Tuesday, June 10, 2014

Drugs and how poorly I handle them

I've never used drugs recreationally. I've never even really wanted to, because of how poorly I make decisions when I'm constantly sober. I have had three surgeries in my lifetime, however, which required me to go under the knife and receive my own dosage of fun juice. These are my stories.

My first experience with surgery and noxious gas I was 13 and due for a tonsillectomy. I was incredibly emotional about the event; I've always been a huge cry-baby when it comes to needles and knives. I remember coming to afterwards in a bright room with loud voices, and dozens of women around me. My whole body was shaking as the gas wore off, and that terrified me, I also seemed to be unsure if the surgery had happened, or if it was still going to happen, and I was definitely not willing to allow these people to chop on me while I was awake. Logically, I began screaming as I sat up, "Mommy?! Mommy!! Please don't hurt me, please don't hurt me!"
Meanwhile, in the waiting room, my mother said she heard my screams and thought, "oh, look, she's awake."
I kept on my screaming, because my body was shaking, my head hurt, and there was a possibility someone was going to put a knife to me. While my mother says she didn't hear any of them shouting, it sounded to me like everyone was yelling, and I kept hearing, "give her morphine! Morphine!" which was irritating, because no one was realizing that I didn't need morphine, I needed to get off this bed and find my mother. However, none of my protests of "please don't hurt me!!" were doing anything and everyone seemed set on screaming for more morphine, so I devised a cunning ruse to get everyone to shut up.
"I'll just pretend to fall asleep!" I thought. "Make them think they've won. I am a champion"
Now I realize that what I thought was my own genius reasoning was probably just sneaky morphine taking me as its own. Pandering to whatever the cause of the thought was, I played sleep until I made it back into my hospital room, and for years harboured a resentment towards morphine.

My second ever surgery was years and years later for my suicidal appendix. For this one, I was more than happy to go under the knife because I was in ridiculous pain that everyone (other than doctors) kept insisting was just gas. When I woke from the surgery I was in the recovery room with a tending nurse who had a pin of the Swedish flag on her scrub. Drugged Melece apparently finds it incredibly rude to ignore a nearby person, and so I fought hard against all natural instincts to sleep, and tried valiantly to engage the nurse with my wit and humour. My first attempt at flirtation was to communicate to her over and over again that,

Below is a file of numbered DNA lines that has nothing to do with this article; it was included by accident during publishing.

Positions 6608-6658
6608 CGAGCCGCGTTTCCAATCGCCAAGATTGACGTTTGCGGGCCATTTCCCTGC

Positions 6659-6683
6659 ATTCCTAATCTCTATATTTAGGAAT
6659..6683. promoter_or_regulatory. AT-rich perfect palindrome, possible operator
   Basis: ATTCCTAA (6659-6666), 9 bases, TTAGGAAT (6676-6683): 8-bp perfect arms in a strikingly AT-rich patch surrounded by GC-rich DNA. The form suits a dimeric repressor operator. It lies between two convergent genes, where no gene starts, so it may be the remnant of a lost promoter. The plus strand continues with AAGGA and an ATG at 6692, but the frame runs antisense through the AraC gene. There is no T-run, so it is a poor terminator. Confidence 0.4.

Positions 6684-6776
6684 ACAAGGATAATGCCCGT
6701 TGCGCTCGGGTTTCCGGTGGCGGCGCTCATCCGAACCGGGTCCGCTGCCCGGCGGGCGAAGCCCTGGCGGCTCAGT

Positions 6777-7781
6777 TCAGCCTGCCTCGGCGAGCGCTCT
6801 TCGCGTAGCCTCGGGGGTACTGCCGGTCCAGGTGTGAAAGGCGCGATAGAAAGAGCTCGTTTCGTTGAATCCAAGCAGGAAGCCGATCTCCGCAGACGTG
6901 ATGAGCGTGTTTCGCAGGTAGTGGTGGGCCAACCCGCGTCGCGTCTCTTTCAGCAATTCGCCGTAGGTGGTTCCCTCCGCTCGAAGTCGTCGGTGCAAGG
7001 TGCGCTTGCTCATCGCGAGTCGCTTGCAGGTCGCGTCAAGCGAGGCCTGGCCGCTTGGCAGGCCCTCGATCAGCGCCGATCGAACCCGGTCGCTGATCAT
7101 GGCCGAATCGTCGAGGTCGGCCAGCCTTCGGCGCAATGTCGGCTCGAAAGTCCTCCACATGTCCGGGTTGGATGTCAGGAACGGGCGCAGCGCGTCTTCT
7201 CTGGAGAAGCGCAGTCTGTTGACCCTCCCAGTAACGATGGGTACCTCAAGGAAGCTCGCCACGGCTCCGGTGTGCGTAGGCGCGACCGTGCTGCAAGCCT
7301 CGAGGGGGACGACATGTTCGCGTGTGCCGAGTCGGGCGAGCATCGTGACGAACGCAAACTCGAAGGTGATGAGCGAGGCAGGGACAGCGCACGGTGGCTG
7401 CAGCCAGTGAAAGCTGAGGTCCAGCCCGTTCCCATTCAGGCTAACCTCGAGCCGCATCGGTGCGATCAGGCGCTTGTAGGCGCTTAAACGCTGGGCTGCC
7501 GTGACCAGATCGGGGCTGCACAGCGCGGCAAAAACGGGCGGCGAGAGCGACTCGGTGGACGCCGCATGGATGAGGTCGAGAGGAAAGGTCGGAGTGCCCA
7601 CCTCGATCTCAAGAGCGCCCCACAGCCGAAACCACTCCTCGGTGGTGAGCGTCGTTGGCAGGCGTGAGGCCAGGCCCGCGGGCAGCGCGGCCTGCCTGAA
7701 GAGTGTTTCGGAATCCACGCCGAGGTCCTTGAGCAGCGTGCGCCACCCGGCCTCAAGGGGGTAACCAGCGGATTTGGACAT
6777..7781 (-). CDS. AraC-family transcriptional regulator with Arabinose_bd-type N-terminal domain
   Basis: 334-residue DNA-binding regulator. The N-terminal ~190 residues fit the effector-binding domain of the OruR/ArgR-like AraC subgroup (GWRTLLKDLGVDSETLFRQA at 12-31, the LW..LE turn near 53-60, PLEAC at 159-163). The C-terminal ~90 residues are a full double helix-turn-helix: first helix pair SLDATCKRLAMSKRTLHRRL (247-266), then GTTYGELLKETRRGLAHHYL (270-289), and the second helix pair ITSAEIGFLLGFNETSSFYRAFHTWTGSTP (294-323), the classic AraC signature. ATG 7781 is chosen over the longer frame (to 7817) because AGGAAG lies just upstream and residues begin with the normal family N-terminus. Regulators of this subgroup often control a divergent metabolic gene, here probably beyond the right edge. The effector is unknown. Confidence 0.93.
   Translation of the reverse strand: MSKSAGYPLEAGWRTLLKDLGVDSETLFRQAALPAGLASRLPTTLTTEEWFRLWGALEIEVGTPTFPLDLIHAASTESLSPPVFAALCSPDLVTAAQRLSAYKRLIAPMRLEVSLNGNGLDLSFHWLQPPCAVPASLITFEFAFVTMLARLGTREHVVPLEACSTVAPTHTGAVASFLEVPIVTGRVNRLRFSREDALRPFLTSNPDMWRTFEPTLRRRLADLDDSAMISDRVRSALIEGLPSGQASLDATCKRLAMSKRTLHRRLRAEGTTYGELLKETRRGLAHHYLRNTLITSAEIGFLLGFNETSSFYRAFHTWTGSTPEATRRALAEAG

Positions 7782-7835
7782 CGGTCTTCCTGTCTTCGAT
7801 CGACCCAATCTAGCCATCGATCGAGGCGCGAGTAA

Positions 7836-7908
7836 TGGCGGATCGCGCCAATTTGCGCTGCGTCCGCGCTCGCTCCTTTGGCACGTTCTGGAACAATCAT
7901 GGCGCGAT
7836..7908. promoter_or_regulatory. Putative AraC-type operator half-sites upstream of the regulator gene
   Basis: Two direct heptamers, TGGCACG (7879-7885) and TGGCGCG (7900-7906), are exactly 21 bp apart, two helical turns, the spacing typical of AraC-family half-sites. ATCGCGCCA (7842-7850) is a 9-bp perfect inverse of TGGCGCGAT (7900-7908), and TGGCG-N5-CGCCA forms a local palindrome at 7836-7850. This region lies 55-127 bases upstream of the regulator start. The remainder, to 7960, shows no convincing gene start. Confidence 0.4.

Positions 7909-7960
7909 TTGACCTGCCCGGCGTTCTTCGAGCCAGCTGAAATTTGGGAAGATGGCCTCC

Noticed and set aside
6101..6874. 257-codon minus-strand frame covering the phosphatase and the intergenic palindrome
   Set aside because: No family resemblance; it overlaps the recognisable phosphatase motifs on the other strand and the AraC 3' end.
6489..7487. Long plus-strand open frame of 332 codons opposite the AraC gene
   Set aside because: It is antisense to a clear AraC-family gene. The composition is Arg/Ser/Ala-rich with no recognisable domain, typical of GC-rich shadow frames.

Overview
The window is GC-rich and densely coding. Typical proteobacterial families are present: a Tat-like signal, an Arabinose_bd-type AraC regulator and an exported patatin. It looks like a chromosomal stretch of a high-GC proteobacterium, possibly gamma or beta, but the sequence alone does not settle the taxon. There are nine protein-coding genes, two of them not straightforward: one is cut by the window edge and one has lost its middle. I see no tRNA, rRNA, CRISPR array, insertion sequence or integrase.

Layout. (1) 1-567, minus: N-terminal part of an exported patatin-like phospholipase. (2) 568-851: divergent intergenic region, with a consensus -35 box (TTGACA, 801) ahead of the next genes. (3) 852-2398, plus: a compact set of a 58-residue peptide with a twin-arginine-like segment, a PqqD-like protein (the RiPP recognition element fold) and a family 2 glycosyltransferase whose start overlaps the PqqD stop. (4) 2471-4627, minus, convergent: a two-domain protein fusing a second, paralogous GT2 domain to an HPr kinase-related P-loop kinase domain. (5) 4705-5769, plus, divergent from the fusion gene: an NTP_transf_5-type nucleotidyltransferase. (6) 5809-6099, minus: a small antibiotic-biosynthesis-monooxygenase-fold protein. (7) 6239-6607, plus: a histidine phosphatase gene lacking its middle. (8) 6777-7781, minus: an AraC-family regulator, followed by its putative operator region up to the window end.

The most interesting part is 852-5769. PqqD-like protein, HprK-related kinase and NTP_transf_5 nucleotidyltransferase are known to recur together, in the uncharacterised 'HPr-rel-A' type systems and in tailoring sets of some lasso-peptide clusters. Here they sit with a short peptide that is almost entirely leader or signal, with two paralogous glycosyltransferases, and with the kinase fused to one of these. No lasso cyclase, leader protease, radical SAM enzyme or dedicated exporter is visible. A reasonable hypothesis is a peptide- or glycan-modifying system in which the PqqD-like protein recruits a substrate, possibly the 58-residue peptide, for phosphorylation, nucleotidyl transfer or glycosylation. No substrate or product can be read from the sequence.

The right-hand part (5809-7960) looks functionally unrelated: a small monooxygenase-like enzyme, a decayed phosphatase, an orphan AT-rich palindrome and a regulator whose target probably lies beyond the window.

"You're Swedish!! I know Swedish!!" I only know one phrase in Swedish, and it is "I love you," back from my High School days in an international school where it was my goal to learn how to make as many people uncomfortable by professing my love in their native languages as possible.
When my nurse didn't seem to care too much about how much I loved her (I believe I told her over 10 times), I tried jokes.
"How much do I weigh??" I asked, probably pretty aggressively.
"Excuse me?" she asked.
"Am I lighter??"
"How much did my appendix weigh?! Am I lighter now??"
She never actually told me. In retrospect, I'm assuming that my communication, which I thought was clear and intellectual at the time, was probably slurred worse than an abstract Van Gogh, because she never responded to any of my queries with anything other than laughs and "what?"s

My last tale is from my wisdom teeth extraction experience, and actually doesn't include drugs at all.
As I sat in the chair before the surgery I talked cheerfully with my dentist and his hygienists, we had good rapport going, because I am clearly a social gem of a person, and it was grand. When it came time for cutting and yanking one of hygienists slipped a tube of gas over my mouth and into my nose while the dentist squeezed my upper arm into a rubber band to find a vein for an injection. They continued to chat with me and I tried to respond, but I began to feel dizzy and weak as the gas seduced me through my air-holes (how's that for a romance novel statement?). Feeling that this was no reason to panic, I did nothing to fight off my slow decent into unconsciousness. Five minutes later I find myself awake and bedraggled in the chair surrounded by worried voices, poking fingers, and beeping monitors. This was surprising to me, because, as far as I was aware, everything was going according to plan.
"Why didn't you warn us that you're a fainter??" My dentist was demanding of me.
"What?" I ask, truly confused by everyone's panic.
"You fainted. You collapsed and fell out of the chair." To this day this statement is really impressive to me, because dentist chairs are pretty much built to be falling-out-proof. I feel accomplished in knowing that when I faint I do so intensely enough to fall sideways out of a reclined dentist chair, even with three people administering to me. Nice.
What I had assumed was sleeping gas was in fact good old oxygen. True to form, I was terrified of the impending needle in my arm, and had gotten nervous enough to pass out, but assumed that I was adult enough for that to not happen any more, and had attributed my symptoms to gas that was not there.

After I really did get surgery, I wandered around Walgreens in a drugged attempted shopping spree while I determinedly hunted for something "fluffly." I also talked openly with people at McDonalds asking intrusive personal questions to the cashier and a family sitting nearby. Good times that I don't remember. Good times.

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